Fillmore West 1969: The Complete Recordings

Grateful Dead

Grateful Dead, 2005

REVIEW BY: Christopher Thelen


For four nights in February-March 1969, the Grateful Dead redefined their version of what rock and roll was. Culling from those performances what would become the bulk of Live/Dead, Jerry Garcia and crew simply strapped their instruments on, dealt with whatever weirdness came their way, and let the music take them wherever the notes wanted them to go.

Fillmore West 1969: The Complete Recordings is a limited edition set (long since sold out, in case you’re planning on scouring Amazon for it), presenting those four nights over the course of 10 CDs. As is often the case in the world of the Grateful Dead, some moments are simply magical, while others are best forgotten, though the latter case is rare on this set. (And, for the record: this set does not capture every performance the Dead did at the Fillmore West in 1969; more correctly, it completely covers this particular four-day run.)

The first two discs cover the early and late shows from February 27—the latter giving us “Dark Star” and “St. Stephen” that would be featured on Live/Dead. If there were any “first night jitters” among the band, they were quashed before the short first set (read: three songs) had completed. The second set clocks in at just over an hour, but contains the more memorable jams and solid performances. For the long-time Deadhead, listening to this particular show might be akin to putting on a comfortable pair of slippers, and sets the bar high for the remainder of the run.

Discs three through five comprise the February 28th sets--all of which was never commercially released until this set. While it’s just as solid as the previous evening, it doesn’t quite have the same level of magic, which could be why none of the takes were used. (Possibly some of the equipment glitches that occurred during “We Bid You Goodnight”—which Garcia credited to the “electronic mice”—had something to do with that.) Heavy on performances from Ron “Pigpen” McKernan, it does introduce new songs into the set that weren’t played the previous day; although I didn’t learn to appreciate it until I was older, hearing “Alligator” (and the subsequent jam following “Drums”) was a highlight of the performance. Again, not a bad effort—just different in terms of the timbre and chemistry.my_heart_sings_the_harmony_web_ad_alt_250

By the time you get to discs six and seven—the two sets from March 1—the Dead had definitely gotten locked into the groove. In fact, they get a little too comfortable, as “Cosmic Charlie” is played at a breakneck pace, which just doesn’t fit the song. A welcome addition to the first set is “New Potato Caboose,” a hidden gem from the Dead’s early days.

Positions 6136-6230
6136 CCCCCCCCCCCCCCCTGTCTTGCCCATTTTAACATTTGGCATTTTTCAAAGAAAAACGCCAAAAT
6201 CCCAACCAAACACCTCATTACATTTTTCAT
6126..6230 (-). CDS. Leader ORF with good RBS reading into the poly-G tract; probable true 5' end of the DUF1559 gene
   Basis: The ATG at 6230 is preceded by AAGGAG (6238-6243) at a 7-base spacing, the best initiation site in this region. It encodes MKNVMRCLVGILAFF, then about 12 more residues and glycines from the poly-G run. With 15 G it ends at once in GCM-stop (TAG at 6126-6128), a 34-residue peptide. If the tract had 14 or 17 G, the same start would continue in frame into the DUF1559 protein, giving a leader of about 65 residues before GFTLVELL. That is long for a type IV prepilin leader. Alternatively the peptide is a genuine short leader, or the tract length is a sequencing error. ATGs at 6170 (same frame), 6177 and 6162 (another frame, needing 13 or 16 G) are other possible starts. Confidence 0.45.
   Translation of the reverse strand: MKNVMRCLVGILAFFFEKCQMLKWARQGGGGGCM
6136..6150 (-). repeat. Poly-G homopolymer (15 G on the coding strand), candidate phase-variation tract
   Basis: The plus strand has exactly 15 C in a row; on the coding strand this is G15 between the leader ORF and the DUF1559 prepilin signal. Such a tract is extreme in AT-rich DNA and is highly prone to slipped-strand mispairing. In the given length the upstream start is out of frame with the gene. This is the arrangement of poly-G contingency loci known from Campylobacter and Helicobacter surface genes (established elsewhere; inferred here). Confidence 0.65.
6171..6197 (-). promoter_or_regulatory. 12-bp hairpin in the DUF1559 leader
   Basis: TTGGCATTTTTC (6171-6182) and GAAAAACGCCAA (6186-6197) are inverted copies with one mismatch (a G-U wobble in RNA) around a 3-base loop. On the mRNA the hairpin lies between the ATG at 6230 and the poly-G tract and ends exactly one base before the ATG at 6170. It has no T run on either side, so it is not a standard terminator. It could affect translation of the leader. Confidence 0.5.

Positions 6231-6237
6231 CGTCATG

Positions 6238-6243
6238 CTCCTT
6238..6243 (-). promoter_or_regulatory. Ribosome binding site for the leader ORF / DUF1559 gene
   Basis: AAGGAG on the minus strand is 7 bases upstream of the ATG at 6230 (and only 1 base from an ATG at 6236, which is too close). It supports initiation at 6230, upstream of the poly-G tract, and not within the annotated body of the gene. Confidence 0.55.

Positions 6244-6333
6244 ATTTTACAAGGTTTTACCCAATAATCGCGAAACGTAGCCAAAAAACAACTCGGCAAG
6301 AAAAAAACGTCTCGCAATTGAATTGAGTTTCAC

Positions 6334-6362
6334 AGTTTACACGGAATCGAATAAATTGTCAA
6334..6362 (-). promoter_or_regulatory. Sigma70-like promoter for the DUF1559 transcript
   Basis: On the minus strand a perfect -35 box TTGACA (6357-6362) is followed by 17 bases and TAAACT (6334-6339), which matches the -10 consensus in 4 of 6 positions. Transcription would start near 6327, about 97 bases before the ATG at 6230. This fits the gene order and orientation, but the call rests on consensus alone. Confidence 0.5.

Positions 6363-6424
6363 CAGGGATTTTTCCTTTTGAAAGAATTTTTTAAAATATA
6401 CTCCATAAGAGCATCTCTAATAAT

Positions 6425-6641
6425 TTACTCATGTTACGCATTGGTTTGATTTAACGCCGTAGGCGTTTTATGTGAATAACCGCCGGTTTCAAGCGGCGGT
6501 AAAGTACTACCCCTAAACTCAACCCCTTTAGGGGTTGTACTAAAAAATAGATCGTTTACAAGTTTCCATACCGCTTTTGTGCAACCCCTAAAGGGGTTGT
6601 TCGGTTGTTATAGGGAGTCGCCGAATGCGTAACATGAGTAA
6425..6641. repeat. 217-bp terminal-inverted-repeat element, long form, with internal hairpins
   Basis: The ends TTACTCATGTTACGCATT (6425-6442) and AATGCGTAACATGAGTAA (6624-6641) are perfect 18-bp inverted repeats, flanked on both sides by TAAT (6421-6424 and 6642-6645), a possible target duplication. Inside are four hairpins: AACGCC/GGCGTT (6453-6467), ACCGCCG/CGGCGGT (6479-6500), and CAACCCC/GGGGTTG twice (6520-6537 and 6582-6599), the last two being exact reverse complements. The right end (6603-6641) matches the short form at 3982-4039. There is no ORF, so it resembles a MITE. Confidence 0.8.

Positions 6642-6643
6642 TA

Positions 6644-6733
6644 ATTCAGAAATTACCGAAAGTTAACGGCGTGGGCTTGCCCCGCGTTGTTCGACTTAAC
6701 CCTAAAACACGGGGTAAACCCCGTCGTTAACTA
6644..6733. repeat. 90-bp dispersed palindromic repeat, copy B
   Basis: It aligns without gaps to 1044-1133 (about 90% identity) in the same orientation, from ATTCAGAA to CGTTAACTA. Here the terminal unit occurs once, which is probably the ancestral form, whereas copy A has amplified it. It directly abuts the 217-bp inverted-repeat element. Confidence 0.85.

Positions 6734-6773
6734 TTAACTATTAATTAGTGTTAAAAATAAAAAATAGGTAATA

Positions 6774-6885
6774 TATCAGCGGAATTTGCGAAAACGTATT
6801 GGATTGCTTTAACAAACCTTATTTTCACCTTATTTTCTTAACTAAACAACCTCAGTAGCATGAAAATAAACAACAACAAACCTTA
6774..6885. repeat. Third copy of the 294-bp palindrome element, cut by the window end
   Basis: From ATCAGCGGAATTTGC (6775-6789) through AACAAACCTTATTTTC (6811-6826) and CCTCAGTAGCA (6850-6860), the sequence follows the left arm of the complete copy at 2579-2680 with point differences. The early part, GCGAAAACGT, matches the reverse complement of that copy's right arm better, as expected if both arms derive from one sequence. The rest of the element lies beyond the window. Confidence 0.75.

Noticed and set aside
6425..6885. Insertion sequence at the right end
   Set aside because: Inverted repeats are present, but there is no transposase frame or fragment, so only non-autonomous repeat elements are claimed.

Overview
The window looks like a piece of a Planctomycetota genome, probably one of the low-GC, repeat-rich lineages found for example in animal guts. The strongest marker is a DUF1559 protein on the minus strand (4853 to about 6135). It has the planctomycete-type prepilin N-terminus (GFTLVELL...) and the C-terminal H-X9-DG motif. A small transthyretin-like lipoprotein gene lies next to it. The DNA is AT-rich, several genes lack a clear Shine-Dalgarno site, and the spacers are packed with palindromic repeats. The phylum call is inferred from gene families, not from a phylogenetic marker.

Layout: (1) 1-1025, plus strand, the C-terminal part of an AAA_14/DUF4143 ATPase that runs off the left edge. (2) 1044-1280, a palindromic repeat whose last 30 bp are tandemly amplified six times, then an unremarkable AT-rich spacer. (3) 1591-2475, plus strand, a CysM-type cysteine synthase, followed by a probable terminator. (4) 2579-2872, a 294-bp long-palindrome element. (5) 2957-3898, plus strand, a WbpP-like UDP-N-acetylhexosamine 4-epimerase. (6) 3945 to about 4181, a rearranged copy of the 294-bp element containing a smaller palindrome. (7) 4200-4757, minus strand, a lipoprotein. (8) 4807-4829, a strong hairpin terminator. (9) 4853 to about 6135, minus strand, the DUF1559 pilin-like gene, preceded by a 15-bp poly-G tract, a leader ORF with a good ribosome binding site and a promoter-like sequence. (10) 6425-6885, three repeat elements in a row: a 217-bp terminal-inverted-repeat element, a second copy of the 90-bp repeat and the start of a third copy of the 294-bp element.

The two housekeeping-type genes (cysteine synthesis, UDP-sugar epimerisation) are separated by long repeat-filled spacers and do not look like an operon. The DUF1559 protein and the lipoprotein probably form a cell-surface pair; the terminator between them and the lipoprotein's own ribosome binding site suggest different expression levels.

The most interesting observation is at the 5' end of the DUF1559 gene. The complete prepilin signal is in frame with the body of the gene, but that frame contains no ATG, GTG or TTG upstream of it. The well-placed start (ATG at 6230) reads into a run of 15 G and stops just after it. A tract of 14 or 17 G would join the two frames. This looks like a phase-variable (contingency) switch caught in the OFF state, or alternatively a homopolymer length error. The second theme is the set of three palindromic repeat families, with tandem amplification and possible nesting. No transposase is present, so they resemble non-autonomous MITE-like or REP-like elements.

But this particular day’s set is not without its flaws. I understand that some patches had to be used throughout this set to cover when, say, reels on the 16-track recorder had to be switched, and the patches were not as pristine of sources (though these often are fairly flawless on this one). But the sudden speed shift at the beginning of “Turn On Your Lovelight” was a bit off-putting, to put it mildly. And while the Dead were trying to keep their fans happy by keeping the show going, their ad-lib cover of “Hey Jude” fails to impress. (This particular song would not return in its entirety to the Dead’s repertoire until 1990, for one last performance.) Of the three nights to this point, this one is the low point—though not an abject failure, just a disappointment at times.

By the time you get to the final night of the four-night stand (discs eight through 10), Garcia and crew decide to mix things up a little bit. Instead of saving the “Dark Star,” “St. Stephen,” “The Eleven” and “Turn On Your Lovelight” for the second set, they open the show with it. And, with the exception of a brief lyrical flub in “St. Stephen,” it’s a concept that works. The only thing is that, again, they set the bar high for the second set.

The problem is that the second set, while good, sometimes feels like the Dead shot their load to start with, and just don’t have the ability to keep up with that momentum. When you open with “Doin’ That Rag,” you pretty much know the energy level isn’t going to be the same—even if they lead out of that with “That’s It For The Other One.” (Why I’m being told this version of “Death Don’t Have No Mercy” is the one featured on Live/Dead, I don’t know; it just doesn’t sound the same to me.)

The final disc of the set does try to recapture the energy, with the trio of “Alligator,” “Drums” and “Jam” (the last of which has much more than a tease of “We Bid You Goodnight”). “Jam” also contains the most notable of the audio splices, seemingly coming from multiple sources running at different speeds… but I guess we shouldn’t complain. After all, who would have expected that the Dead would essentially be releasing every single note they played long after their demise?

In the end, Fillmore West 1969: The Complete Recordings is the kind of set that appeals to the diehard Deadhead, while the edited three-disc set might be a better choice for those just getting into the whole scene. There is plenty to celebrate with this set, even if you end up hearing four different versions of the same song over a nine-hour period. But there is enough material contained therein to keep your interest pretty well locked until the final “goodnight” from Garcia and crew. If you can get your hands on it, it’s worth the investment.

Rating: B

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